Nicky Henderson and Paul Webber are among the senior figures in jump racing to back fellow trainer Mick Easterby in his call for the BHA to review a new rule that will enforce the wearing of horseshoes on all four hooves.
The BHA will introduce the rule change on February 1, after conducting a two-year data review backed by consultation with a number of racing professionals.
The governing body views the change – which mirrors the rule introduced on the Flat in 2016 – as a safety and welfare measure, designed to reduce the chances of horses slipping during a race.
Brothers in arms: Peter and Mick Easterby are both proponents of leaving rear hooves unshod, as is Peter’s son and successor at Great Habton, Tim Easterby
Both Mick and his nephew Tim Easterby, as well as Sue and Harvey Smith, argue that leaving the two rear hooves unshod can help reduce the risk of a horse injuring itself by striking into a front leg, while disputing that there is any increased chance of slipping.
The 87-year-old trainer described the BHA move as “ridiculous” and vowed to defy the ban in circumstances where he previously would have run a horse with only two front shoes.
‘My father used to run his horses with no hind shoes’
Speaking at Huntingdon on Friday, trainer Paul Webber said he had rarely found any lack of traction in the days when he was riding for his father John.
“My father used to run his horses with no hind shoes and my brother [Peter] and I rode a lot of them,” said Webber. “We seldom found it caused any problems. Unless you’re running on fast ground or watered ground, I don’t think there’s a lot of difference between how God made the hoof and what’s under it, so I’m not sure slipping is that much of a problem.”
Webber also pointed to the lifetime of experience among the rule’s opponents.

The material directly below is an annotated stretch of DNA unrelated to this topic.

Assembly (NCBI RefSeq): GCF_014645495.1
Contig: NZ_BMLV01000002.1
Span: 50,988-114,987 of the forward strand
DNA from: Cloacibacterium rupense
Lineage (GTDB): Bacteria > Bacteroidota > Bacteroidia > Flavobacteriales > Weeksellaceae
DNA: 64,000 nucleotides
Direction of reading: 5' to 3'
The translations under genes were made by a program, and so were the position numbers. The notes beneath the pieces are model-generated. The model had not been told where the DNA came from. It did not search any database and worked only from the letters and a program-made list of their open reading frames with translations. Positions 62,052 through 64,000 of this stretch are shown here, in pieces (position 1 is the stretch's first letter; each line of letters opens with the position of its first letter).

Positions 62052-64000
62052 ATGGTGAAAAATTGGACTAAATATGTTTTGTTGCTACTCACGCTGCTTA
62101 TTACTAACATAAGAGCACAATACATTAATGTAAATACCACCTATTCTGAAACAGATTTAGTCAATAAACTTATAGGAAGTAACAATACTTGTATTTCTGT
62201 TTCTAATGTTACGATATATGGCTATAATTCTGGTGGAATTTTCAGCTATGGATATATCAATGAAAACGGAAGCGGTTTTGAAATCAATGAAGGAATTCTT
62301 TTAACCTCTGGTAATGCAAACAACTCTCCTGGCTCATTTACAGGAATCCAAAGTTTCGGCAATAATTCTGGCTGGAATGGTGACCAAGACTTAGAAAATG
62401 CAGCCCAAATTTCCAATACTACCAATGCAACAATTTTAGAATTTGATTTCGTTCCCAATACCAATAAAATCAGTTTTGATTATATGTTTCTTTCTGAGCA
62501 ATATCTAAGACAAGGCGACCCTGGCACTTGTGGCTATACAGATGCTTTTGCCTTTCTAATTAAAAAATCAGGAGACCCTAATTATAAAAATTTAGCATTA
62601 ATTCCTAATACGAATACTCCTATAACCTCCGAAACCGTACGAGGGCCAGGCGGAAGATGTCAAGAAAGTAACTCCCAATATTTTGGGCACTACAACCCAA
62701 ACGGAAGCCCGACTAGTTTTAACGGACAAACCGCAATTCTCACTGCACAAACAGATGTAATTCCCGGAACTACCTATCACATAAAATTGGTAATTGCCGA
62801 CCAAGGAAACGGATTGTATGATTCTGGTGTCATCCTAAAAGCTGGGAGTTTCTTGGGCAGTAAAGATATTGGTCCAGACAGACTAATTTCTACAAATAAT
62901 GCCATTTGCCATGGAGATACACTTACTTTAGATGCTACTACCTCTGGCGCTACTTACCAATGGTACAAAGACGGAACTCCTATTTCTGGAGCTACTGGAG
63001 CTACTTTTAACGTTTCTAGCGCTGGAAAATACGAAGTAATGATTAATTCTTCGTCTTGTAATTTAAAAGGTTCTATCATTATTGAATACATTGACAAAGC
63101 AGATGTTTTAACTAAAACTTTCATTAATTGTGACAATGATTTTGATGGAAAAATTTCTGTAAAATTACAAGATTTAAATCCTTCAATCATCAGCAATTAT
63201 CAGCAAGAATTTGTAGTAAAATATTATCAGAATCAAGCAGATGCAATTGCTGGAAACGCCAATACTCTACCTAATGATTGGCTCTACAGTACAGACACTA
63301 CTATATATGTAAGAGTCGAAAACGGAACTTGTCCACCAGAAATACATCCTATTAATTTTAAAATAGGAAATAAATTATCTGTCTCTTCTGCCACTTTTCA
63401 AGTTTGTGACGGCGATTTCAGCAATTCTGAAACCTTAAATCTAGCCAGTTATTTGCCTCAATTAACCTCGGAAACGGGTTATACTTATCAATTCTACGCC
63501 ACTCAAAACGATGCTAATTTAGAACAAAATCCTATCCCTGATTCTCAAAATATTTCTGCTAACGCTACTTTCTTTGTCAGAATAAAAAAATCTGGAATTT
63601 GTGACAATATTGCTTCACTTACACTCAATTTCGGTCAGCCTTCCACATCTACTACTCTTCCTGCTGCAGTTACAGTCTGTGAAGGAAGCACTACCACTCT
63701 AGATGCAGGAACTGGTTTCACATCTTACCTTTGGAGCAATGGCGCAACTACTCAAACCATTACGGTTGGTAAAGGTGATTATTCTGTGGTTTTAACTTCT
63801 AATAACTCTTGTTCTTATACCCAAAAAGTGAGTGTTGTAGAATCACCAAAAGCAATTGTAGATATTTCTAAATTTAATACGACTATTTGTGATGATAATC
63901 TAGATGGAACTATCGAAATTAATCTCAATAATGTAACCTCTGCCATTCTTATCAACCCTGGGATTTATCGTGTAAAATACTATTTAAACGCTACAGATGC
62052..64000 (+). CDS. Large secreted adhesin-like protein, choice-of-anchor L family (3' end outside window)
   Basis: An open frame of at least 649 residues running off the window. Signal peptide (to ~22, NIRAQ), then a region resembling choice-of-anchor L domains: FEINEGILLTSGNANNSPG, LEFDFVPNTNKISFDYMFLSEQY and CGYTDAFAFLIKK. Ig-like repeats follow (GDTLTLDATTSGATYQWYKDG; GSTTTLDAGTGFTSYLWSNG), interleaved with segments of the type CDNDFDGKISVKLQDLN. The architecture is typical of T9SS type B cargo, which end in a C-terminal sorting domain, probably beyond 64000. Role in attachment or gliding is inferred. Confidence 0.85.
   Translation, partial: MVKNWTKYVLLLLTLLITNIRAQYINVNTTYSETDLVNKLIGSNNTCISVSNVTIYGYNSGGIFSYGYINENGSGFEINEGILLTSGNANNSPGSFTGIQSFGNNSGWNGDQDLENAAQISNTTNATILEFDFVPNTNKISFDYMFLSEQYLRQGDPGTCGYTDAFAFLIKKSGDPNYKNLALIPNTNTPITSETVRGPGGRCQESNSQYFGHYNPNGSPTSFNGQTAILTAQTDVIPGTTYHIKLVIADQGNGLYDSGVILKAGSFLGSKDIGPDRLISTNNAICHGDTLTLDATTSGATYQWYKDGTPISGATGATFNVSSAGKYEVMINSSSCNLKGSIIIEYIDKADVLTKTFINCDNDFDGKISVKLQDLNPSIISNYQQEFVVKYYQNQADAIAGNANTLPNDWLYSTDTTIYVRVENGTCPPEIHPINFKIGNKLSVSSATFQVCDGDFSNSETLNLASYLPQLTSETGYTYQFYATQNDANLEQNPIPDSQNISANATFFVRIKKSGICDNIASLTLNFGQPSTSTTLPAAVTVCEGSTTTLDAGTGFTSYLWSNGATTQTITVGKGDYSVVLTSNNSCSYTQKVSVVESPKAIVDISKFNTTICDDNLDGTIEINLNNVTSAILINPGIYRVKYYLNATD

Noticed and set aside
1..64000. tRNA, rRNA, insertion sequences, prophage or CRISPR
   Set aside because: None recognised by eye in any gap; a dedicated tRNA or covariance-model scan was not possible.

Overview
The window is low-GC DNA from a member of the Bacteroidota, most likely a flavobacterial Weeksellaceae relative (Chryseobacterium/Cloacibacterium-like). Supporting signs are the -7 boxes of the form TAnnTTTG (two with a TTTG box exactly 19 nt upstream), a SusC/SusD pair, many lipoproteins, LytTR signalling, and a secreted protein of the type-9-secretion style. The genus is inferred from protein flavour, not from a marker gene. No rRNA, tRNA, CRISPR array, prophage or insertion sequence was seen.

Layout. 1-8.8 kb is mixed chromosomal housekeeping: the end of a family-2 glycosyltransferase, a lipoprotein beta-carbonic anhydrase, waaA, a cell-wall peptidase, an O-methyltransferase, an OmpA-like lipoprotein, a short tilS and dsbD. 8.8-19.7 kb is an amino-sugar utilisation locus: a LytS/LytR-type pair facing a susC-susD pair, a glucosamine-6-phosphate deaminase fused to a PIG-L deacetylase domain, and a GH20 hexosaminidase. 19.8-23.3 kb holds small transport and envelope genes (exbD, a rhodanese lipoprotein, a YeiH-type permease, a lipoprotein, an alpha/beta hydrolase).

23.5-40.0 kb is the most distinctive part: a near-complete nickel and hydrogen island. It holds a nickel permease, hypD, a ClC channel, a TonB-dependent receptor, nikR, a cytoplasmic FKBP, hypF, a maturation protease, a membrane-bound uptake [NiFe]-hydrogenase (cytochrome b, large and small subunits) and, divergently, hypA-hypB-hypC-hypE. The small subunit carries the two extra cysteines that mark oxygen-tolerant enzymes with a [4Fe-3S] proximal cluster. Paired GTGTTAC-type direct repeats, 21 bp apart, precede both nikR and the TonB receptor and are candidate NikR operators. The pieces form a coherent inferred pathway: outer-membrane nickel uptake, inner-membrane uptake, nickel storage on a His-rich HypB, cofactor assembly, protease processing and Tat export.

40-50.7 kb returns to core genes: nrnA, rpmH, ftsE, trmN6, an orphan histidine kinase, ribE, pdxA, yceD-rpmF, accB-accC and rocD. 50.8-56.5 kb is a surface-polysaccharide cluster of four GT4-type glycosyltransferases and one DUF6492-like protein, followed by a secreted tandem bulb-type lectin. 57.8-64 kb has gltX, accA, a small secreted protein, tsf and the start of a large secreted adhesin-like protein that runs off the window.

“I think it’s very difficult to prove in two years that something is conclusive,” said Webber. “If proper horsemen like the Easterbys and the Smiths have found that running without hind shoes works for them, then I’m not going to argue and I think they have every right to stick to their guns.”
Ben Case was another trainer at the track to feel the current state of affairs was preferable.
“I don’t understand why they won’t let trainers make their own decisions on things,” he said. “None of our young horses would wear hind shoes at home until they get near ready to run.”
Henderson: ‘Mick has enough experience’
Champion trainer Henderson said he had never run a horse that wasn’t fully plated but strongly defended the rights of those who wished to leave the rear hooves unshod.
“If Mick Easterby prefers his horses not to run in hind shoes, I think he’s had enough experience,” said Henderson. “And if he felt hind shoes helped, he’d put them on. Why does someone have to come and tell him he can’t? It makes no sense to me. I’ve always shod all four but it’s Mick’s prerogative.”
Booted and suited: Geos on the way to winning the Tote Gold Trophy in 2000 wearing protective boots on his forelegs, a practice trainer Nicky Henderson has since moved away from
Henderson also backed the Easterbys’ argument that wearing hind shoes could increase the chances of incurring a serious tendon injury.
“I know of two horses with other trainers who have struck into their tendons and the horse has had to be put down,” he said. “If you’re not wearing any hind shoes, you can’t do that.
“We always used to put boots on ours but through the veterinary world it has been concluded that the tendon heats up a lot underneath them in a race.
“We’ve found that we’re suffering much less tendon damage on the racecourse since we took the boots off. On the other hand that does bring into play the risk of horses striking into themselves.
“With no hind shoes you can’t do anything like the damage and I think there’s a big issue here.”
Jump racing is due to come into line with rules on the Flat with regard to wearing horseshoes on all four hooves from February 1
The National Trainers’ Federation has asked the BHA to revisit the rule change.
NTF president Rupert Arnold said: “The data in the BHA survey showed that none of the horses who slipped had fallen, so it’s clear there’s no increased risk of injury to horse or jockey. As a result of that evidence and the trainers’ experience, we’ve gone back to the BHA to ask them to review their decision and delay implementation pending further discussion.”
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